Land Registry’s eight Local Land Registrars are our senior local lawyers with day-to-day involvement in applications for registration.
It’s their job to make final decisions in the more complex, sensitive and contentious land registration cases while leading their knowledgeable and experienced legal teams and working with their colleagues as a national team.
In the fourth of our series profiling our Local Land Registrars, we introduce Tom Dove and Keith Hookway.
Perhaps appropriately for a lawyer with a Masters in Computer Science, technology plays an important part in Tom’s day-to-day working life.
Face-to-face meetings aren’t always possible in his role leading teams of lawyers at Peterborough and Telford offices and working collaboratively with his fellow Local Land Registrars.
Skype and videoconferencing allow him to consult and keep in close touch with his colleagues on a regular basis and when decision-making demands.
“The Local Land Registrars meet once a week by Skype, sharing knowledge and discussing cases,” said Tom. “Videoconferencing works very well for meetings with lawyers in my teams when I can’t be in the office.”
Tom puts a premium on trusting his staff. “They are all very professional people and while I have ultimate responsibility for the decisions we take I have great faith in the experience and expertise of my teams,” he said.
“It’s rewarding to work with very motivated and professional lawyers and an integrated team of Local Land Registrars.”
Part of the attraction of joining Land Registry for Tom was its size and scale and he has taken full advantage, fulfilling a variety of local and head office roles before becoming a Local Land Registrar in 2013.
“At the time I joined in 2002 Land Registry was promoting the new Land Registration Act,” he said. “I was working for a 12-partner firm and I fancied the idea of working for a large organisation. Because I had a property background it was a good fit.”
Tom did a law degree at Reading University and continued his training at the College of Law in Guildford. He gained his MSc in Computer Science before settling on law as his vocation.
During his time in private practice he worked in property but also in family and care law before Land Registry beckoned.
He’s currently managing the recruitment of a fresh group of Assistant Land Registrars to the organisation. “We have recruited 20 lawyers in the last two years and will soon be welcoming several more,” said Tom. “We have an established training path for lawyers and there’s a lot of interest in the roles we advertise.”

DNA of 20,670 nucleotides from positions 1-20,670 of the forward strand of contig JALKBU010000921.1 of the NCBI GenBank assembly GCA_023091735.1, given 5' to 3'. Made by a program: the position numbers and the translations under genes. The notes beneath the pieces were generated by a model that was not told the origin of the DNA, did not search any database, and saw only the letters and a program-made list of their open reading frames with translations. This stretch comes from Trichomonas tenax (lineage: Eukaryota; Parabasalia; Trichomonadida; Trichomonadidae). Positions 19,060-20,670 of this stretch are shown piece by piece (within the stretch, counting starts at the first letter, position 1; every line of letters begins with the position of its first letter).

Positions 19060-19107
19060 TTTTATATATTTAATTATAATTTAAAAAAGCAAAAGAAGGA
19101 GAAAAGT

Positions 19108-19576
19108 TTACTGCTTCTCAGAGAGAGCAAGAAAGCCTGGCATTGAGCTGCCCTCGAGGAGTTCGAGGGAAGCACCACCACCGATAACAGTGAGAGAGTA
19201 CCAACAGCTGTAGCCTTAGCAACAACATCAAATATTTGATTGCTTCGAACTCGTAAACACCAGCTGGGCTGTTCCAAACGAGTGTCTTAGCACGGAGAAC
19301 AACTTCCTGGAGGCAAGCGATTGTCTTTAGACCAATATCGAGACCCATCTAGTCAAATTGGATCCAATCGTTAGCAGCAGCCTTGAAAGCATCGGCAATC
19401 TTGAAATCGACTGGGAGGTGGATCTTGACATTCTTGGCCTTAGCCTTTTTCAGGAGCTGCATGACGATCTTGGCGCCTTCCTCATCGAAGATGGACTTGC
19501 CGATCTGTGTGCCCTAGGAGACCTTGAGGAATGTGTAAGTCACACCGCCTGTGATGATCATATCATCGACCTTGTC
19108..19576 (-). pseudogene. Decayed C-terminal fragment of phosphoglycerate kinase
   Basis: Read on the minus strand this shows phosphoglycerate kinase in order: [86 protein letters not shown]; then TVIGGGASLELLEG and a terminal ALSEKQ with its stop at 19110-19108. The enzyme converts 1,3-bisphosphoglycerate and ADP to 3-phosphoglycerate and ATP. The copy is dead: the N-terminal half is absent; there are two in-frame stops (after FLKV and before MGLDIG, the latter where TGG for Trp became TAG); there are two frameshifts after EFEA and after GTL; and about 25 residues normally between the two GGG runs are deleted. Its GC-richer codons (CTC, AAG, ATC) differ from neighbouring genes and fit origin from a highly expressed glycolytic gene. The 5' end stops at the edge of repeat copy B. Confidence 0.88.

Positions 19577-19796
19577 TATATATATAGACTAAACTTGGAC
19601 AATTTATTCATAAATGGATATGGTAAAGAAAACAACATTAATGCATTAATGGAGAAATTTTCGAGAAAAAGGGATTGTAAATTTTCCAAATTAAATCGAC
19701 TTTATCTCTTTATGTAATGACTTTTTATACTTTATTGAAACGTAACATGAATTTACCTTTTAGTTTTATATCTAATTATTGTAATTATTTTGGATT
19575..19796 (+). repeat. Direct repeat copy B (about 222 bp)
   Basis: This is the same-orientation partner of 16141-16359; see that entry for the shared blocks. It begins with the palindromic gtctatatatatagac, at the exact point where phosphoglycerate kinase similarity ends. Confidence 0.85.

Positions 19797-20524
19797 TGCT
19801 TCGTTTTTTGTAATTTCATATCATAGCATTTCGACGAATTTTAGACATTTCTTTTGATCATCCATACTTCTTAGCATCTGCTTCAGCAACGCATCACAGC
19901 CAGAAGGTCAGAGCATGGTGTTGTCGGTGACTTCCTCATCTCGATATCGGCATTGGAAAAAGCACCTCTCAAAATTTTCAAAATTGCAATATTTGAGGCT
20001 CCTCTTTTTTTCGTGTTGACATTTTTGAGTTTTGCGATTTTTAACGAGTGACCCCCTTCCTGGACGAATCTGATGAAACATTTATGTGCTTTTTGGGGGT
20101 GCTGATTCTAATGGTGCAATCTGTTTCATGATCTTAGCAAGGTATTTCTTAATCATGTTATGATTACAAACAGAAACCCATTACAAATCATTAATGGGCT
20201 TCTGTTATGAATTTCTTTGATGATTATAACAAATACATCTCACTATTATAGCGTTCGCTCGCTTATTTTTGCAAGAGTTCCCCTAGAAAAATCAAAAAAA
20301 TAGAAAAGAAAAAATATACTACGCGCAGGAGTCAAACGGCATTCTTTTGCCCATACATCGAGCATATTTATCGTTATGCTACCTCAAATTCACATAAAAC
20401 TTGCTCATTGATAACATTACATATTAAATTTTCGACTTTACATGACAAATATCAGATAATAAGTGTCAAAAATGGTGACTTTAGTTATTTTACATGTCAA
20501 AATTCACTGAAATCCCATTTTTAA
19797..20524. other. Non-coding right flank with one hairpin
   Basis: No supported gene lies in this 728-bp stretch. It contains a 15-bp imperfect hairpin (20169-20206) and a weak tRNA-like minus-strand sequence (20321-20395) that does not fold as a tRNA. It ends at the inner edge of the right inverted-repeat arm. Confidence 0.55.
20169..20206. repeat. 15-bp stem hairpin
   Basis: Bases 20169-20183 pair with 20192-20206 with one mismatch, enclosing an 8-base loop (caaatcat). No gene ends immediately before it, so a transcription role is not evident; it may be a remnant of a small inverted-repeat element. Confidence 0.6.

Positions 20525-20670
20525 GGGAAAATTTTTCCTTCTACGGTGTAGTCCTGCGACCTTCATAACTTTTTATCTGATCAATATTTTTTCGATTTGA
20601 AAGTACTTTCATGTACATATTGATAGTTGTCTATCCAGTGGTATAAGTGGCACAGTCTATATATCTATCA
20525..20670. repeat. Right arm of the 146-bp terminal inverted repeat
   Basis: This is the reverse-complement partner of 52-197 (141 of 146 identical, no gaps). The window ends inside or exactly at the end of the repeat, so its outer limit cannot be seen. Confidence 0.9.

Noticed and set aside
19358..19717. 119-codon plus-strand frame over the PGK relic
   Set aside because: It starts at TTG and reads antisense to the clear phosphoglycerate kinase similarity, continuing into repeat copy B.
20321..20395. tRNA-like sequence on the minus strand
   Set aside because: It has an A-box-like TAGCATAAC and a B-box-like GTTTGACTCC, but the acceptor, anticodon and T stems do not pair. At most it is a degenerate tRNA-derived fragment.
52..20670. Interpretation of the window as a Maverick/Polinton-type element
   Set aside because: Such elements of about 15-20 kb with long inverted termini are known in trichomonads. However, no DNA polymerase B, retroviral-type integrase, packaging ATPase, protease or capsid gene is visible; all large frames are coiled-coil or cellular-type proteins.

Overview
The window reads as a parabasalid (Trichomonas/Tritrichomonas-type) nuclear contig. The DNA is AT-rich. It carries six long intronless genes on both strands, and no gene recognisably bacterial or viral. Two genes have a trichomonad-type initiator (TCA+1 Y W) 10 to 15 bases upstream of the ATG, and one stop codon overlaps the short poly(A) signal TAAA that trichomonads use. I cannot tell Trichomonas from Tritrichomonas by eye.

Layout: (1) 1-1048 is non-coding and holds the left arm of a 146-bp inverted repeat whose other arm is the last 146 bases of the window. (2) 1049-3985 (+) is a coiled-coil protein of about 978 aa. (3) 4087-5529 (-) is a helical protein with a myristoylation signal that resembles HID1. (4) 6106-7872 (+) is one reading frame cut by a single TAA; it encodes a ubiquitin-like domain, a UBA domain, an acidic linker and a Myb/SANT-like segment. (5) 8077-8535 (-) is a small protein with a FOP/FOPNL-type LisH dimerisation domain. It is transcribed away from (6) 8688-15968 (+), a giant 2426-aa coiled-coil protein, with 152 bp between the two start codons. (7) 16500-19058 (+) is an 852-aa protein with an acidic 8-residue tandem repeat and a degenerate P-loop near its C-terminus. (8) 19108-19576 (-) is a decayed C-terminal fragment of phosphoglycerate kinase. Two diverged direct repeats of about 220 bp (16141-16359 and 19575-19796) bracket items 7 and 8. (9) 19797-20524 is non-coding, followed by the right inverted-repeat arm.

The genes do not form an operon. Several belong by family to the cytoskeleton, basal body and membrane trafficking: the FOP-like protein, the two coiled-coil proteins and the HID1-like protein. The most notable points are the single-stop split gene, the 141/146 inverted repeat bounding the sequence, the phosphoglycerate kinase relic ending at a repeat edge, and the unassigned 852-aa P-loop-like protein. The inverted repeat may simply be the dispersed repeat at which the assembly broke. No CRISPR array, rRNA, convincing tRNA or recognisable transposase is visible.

Local Land Registrars are usually the final arbiters of decisions and complaints about whether or not to register title and whether, what type and how much indemnity might be payable in specific cases.
“We get the most intractable and tricky practical and legal cases and it’s important we are open-minded and honest with customers while also managing their expectations about what we can and can’t do for them,” said Keith, who took the step up from Assistant Land Registrar in April 2015 after 15 years with Land Registry.
“It could, for example, be a refusal to grant possessory title on an adverse possession case where the applicant has disagreed with the original decision and asked for it to be looked at again, or it could be a refusal to accept an objection as valid.
“The key thing is to come to the process without preconceptions. Part of the job is sometimes conveying unwelcome news and giving full reasons. Where Land Registry has made an error, it’s important to admit it as early as possible and, where appropriate, to make recompense.
“Our customers have a right to expect us to act in accordance with the legislation, to be open about the situation and to explain in straightforward terms what has happened. We also need to be clear why things have gone wrong, even when the mistake in the register is not the fault of Land Registry but due to mistakes made by parties during the conveyancing process.”
Keith came relatively late to the law and believes it was to his benefit. After taking a History and Politics degree at Queen Mary College in London he did an AS-Level in law at night school while working at the Home Office dealing with political asylum applications.
A postgraduate law degree at Sussex University followed and a year’s legal practice course at the College of Law in London led to Keith completing his training contract at Barwells Solicitors in Eastbourne. He worked mainly in property before joining Land Registry via the Government Legal Service in 1999.
“Law is not shut off to you at any age,” he said. “It can be to your advantage if you gain some life skills and experience before becoming a lawyer.”
Equally, it’s not vital for lawyers interested in working at Land Registry to have experience in property law as long as they have transferable skills and are flexible in learning new areas of law.
“We sometimes recruit lawyers who don’t have a massive amount of land law experience but can adapt their experience from, for example, personal injury law and litigation,” said Keith. “Assessing risk is a key factor in both land registration and other areas of the law.”
Keith leads teams of lawyers at Birkenhead and Fylde offices.
Read profiles of our other Local Land Registrars: